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Sales Management Careers

Career Description

A Sales Manager directs the firm’s sales program. They assign sales territories, set goals, and establish training programs for the sales representatives.

Common Work Tasks

  • Advise the sales representatives on ways to improve their sales performance
  • Oversee regional and local sales managers and their staffs
  • Maintain contact with dealers and distributors
  • Analyze sales statistics gathered by their staffs to determine sales potential and inventory requirements and to monitor customers’ preferences
  • Travel to national, regional, and local offices and to the offices of various dealers and distributors
  • Coordinate their companies’ market research,  sales, pricing, and product development activities
  • Interview, hire, and train employees
  • Establish and implement policies, goals, and procedures for their specific departments; coordinate activities with other department heads; and strive for smooth operations within their departments
  • Coordinate the activities of sales workers
  • Prepare budgets, make personnel decisions,  devise sales-incentive programs, and approve sales contracts

Other Job Titles

Sales Managers are also known by other titles, including:

  • Sales Worker Supervisor
  • Sales Department Manager
  • Sales Director
  • Sales Representative
  • Marketing Manager

Education,  Training, and Experience

Education and Training
  The educational backgrounds of sales managers vary widely. Managers who have postsecondary education often hold associate or bachelor’s degrees in liberal arts, social sciences, business, or management. Recommended high school or college courses include those related to business, such as accounting,  marketing, management, and sales, and those related to social science, such as psychology, sociology, and communication. Managers also must know how to use computers because almost all cash registers, inventory control systems, and sales quotes and contracts are computerized.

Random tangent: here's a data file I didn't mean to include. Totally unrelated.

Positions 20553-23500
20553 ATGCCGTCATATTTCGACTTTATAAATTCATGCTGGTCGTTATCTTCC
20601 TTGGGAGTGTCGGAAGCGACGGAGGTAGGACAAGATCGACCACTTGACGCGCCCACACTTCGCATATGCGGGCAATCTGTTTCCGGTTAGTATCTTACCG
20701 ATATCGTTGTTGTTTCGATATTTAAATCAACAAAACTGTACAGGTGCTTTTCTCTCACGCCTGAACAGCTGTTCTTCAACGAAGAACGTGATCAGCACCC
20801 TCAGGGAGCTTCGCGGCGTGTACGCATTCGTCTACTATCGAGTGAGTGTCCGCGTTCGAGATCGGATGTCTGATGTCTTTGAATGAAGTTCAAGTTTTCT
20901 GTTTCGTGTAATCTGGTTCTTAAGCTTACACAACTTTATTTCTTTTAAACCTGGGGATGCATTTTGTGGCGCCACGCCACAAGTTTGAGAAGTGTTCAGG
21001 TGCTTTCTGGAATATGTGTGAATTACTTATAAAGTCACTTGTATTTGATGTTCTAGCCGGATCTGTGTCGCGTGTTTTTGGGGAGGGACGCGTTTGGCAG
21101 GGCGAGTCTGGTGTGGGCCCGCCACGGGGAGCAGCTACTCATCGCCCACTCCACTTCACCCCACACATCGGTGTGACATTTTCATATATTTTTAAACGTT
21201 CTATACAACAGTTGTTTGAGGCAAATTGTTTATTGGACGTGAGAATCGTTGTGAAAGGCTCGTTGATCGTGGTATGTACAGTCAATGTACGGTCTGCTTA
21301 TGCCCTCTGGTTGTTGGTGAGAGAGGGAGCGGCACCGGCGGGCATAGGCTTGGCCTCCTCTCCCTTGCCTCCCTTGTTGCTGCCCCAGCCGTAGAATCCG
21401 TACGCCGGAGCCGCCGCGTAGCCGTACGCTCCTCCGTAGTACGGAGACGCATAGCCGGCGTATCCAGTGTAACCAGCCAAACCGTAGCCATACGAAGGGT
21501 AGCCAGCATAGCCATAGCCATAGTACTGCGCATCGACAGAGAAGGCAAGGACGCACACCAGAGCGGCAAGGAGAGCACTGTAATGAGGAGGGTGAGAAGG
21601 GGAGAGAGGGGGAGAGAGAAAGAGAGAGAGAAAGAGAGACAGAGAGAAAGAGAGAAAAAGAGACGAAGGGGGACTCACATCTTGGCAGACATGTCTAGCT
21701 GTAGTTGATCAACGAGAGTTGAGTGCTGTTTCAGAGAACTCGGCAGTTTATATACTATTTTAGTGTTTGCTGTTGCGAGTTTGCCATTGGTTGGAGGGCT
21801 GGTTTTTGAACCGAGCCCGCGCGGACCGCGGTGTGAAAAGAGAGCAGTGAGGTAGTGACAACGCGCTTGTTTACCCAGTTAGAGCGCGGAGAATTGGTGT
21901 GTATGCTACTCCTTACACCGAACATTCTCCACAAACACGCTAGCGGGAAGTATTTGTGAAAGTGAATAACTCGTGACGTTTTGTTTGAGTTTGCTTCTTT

Having previous sales experience is usually a requirement for becoming a sales manager.  Most sales managers have retail sales experience or experience as a customer service representative. In these positions, they learn merchandising, customer service, and the basic policies and procedures of the company. Sales managers must get along with all types of people. They need initiative, self-discipline,  good judgment, and decisiveness. Patience and a conciliatory temperament are necessary when dealing with demanding customers. Managers also must be able to motivate, organize, and direct the work of subordinates and communicate clearly and persuasively with customers and other supervisors.


The median annual salary of a Sales Manager is $94,000. The top 10 percent earn more than $145,000 annually, and the bottom 10 percent earn less than $46,000 annually. Median earnings in the industries employing the largest number of sales managers are:

  • Management of Companies and Enterprises - $111,780
  • Automobile Dealers - $114,650
  • Wholesale Electronic Markets and Agents and Brokers - $125,750
  • Department Stores - $57,320
  • Computer Systems Design and Related Services - $136,090

Job Outlook

  • 2006-2016 Employment growth:  10%
  • Number of new jobs created 2006-2016: 33,000
  • Employment 2006 : 318,000
  • Employment 2016:  351,000
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